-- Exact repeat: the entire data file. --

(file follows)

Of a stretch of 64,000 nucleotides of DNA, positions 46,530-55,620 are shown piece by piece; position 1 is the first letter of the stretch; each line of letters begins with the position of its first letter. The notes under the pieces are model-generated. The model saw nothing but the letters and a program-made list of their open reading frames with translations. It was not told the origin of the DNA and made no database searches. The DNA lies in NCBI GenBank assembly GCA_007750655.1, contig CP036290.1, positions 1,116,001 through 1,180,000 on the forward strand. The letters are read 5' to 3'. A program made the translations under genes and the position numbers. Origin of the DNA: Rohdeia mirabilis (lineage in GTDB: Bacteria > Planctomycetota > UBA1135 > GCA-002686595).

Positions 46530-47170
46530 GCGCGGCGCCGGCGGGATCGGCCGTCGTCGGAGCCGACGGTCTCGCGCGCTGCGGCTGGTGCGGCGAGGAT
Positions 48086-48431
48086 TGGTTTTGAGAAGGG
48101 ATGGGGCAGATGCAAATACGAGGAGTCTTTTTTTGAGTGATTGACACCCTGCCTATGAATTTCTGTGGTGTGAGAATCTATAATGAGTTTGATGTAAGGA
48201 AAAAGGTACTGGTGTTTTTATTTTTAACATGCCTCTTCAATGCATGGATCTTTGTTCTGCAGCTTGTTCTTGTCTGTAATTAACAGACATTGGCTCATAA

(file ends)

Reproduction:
Of a stretch of 64,000 nucleotides of DNA, positions 46,530-55,620 are shown piece by piece; position 1 is the first letter of the stretch; each line of letters begins with the position of its first letter. The notes under the pieces are model-generated. The model saw nothing but the letters and a program-made list of their open reading frames with translations. It was not told the origin of the DNA and made no database searches. The DNA lies in NCBI GenBank assembly GCA_007750655.1, contig CP036290.1, positions 1,116,001 through 1,180,000 on the forward strand. The letters are read 5' to 3'. A program made the translations under genes and the position numbers. Origin of the DNA: Rohdeia mirabilis (lineage in GTDB: Bacteria > Planctomycetota > UBA1135 > GCA-002686595).

Positions 46530-47170
46530 GCGCGGCGCCGGCGGGATCGGCCGTCGTCGGAGCCGACGGTCTCGCGCGCTGCGGCTGGTGCGGCGAGGAT
Positions 48086-48431
48086 TGGTTTTGAGAAGGG
48101 ATGGGGCAGATGCAAATACGAGGAGTCTTTTTTTGAGTGATTGACACCCTGCCTATGAATTTCTGTGGTGTGAGAATCTATAATGAGTTTGATGTAAGGA
48201 AAAAGGTACTGGTGTTTTTATTTTTAACATGCCTCTTCAATGCATGGATCTTTGTTCTGCAGCTTGTTCTTGTCTGTAATTAACAGACATTGGCTCATAA